Plant news from around the world
Plant hormones called brassinosteroids help plants choose the best survival strategy depending on their stage of growth and environmental pressures.
In deserts, variable weather is common so that plant community patterns can change between wet and dry years, with high densities and a diversity of plants in wet years, and a reduction in both quantity and number of species in dry years. The effect that two important variables have on plant communities -- competition and water usage -- was investigated in the Sonoran Desert by a research group at the University of Arizona.
The results of a field trial with genetically modified poplar trees in Belgium, shows that the wood of lignin modified poplar trees can be converted into sugars in a more efficient way. These sugars can serve as the starting material for producing bio-based products like bio-plastics and bio-ethanol.
A short fragment of chloroplastic DNA as a "barcode" for species identification within a group of palm species, including the economically important date palm Phoenix dactylifera, has been proposed by researchers from IRD, France, and CRA-FSO, Italy. Species and hybrids recognition is important for the protection of endemic or rare species, as well as for preserving the genetic integrity of varieties. The study was published in a special issue of the open access journal ZooKeys.
A recent study shows that a root-knot nematode species previously considered indigenous to Europe was actually introduced from Asia, and that its host range is wider than previously thought.
Researchers announced that they have determined a way to dramatically increase tomato production. Their research has revealed a genetic mechanism for hybrid vigor, a property of plant breeding that has long been exploited to boost yield. Teasing out the hidden subtleties of a type of hybrid vigor involving just one gene has provided the scientists with means to extend the length of time that specific tomato varieties can produce flowers, substantially raising fruit yield.
If grassland is managed intensively, biodiversity typically declines. A new study led by Bernese plant ecologists shows that it is rare species that suffer the most. These negative effects could be reduced, if farmers varied the intensity of their land use between years.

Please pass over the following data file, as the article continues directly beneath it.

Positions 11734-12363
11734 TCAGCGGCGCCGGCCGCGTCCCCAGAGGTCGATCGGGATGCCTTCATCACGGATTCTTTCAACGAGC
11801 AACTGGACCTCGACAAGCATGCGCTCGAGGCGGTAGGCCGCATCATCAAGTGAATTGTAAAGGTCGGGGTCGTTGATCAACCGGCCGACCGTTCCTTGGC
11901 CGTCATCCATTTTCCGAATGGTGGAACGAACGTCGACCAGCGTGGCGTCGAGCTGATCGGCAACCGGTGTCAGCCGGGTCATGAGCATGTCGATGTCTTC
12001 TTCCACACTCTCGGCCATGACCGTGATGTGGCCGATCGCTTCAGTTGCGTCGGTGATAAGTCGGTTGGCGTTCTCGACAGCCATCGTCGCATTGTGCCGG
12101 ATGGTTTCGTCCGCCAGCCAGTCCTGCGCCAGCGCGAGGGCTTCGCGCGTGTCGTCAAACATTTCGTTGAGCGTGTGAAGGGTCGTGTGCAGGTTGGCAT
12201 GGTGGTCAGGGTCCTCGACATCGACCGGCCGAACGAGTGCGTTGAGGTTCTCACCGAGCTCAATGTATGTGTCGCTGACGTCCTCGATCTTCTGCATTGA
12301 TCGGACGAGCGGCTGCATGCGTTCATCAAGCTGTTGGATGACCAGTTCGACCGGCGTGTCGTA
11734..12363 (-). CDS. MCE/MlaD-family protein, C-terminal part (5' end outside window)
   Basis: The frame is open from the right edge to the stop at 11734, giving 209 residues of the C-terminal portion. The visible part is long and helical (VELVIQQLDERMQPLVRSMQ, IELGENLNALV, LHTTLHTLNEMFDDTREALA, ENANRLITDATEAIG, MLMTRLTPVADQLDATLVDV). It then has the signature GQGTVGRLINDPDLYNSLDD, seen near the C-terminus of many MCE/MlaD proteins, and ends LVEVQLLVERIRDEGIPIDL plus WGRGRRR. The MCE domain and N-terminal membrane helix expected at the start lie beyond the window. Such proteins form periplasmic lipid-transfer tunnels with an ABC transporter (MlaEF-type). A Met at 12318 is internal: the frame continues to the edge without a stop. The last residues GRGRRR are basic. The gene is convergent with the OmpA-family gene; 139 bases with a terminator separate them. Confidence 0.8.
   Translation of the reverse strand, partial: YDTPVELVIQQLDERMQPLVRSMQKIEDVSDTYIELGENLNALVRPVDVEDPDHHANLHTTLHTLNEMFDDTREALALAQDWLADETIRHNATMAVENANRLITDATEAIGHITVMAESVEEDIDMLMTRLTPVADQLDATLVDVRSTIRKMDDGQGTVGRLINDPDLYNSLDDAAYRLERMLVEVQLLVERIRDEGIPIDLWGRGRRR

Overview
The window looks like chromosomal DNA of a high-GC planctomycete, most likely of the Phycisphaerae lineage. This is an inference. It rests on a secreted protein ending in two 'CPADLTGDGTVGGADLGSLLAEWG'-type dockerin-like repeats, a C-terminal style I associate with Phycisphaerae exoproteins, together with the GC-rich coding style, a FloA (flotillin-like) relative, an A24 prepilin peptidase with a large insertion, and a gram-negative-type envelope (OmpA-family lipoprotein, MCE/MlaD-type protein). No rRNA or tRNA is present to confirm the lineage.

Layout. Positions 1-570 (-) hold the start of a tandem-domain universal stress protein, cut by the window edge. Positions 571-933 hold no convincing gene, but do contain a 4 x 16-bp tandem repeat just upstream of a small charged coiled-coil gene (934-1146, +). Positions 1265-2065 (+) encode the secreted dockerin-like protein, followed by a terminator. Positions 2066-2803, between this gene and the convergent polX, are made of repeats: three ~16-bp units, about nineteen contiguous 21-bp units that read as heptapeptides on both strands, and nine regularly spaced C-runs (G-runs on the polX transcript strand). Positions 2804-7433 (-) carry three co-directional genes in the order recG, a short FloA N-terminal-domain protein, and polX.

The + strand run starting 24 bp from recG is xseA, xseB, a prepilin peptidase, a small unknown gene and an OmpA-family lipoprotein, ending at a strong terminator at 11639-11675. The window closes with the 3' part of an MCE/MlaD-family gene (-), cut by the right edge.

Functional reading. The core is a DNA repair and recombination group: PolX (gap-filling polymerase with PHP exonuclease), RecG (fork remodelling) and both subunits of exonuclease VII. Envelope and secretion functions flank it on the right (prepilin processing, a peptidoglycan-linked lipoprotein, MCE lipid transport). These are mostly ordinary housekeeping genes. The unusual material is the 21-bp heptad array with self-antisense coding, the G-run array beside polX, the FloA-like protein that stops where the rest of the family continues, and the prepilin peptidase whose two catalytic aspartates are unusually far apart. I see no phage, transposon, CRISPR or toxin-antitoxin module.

Trees with smoother bark are better at repelling attacks by mountain pine beetles, which have difficulty gripping the slippery surface, according to a new study.
Researchers have found new clues to how plants evolved to withstand wintry weather. Scientists constructed an evolutionary tree of more than 32,000 species of flowering plants -- the largest time-scaled evolutionary tree to date. By combining their tree with freezing exposure records and leaf and stem data, the researchers were able to reconstruct how plants evolved to cope with cold as they spread across the globe.
Using the largest dated evolutionary tree of flowering plants ever assembled, a new study suggests how plants developed traits to withstand low temperatures, with implications that human-induced climate change may pose a bigger threat than initially thought to plants and global agriculture.
Researchers have determined an epic expansion of a plant's mitochondrial genome via of horizontal gene transfer, acquiring six genome equivalents of foreign DNA. It is the first time that an organelle has captured entire "foreign" genomes, those from other organisms, and the first description of a land plant acquiring genes from green algae.
Scientists have developed a new set of molecular tools for controlling the production of (poly)phenols, plant compounds important for flavors, human health, and biofuels.
A new study has uncovered an unprecedented example of horizontal gene transfer in a South Pacific shrub that is considered to be the sole survivor of one of the two oldest lineages of flowering plants.
Biologists have sequenced the genome of the Amborella plant. The genome sequence sheds new light on a major event in the history of life on Earth: the origin of flowering plants, including all major food crop species.
At this time of year many people will be bringing conifer trees into their homes to celebrate Christmas. But what is the status of conifer species in the wild?
One way to reduce concentrations of greenhouse gases in the atmosphere is to ensure that carbon is stored on the ground to the greatest extent possible. But how do you quantify the potential of landscapes to stock carbon? Researchers now present the first continental-scale assessment of which areas may provide the greatest direct and indirect benefits from carbon storage reforestation projects in Africa.
Join APGA Executive Director, Casey Sclar, in Washington, D.C. February 24-25, 2014 for the opportunity to meet face to face with U.S. legislators, and discuss the relevance and impact of public gardens and how they are affected by federal policy. APGA members can register for FREE.
Woodpeckers find emerald ash borers a handy food source and may slow the spread of this noxious pest, even ultimately controlling it, suggest researchers.
The International Plant Sentinel Network (IPSN) held its first EUPHRSECO partners meeting at the Royal Botanic Gardens Kew, 3rd-4th December 2013. Participants included representatives from the UK, Germany and Italy.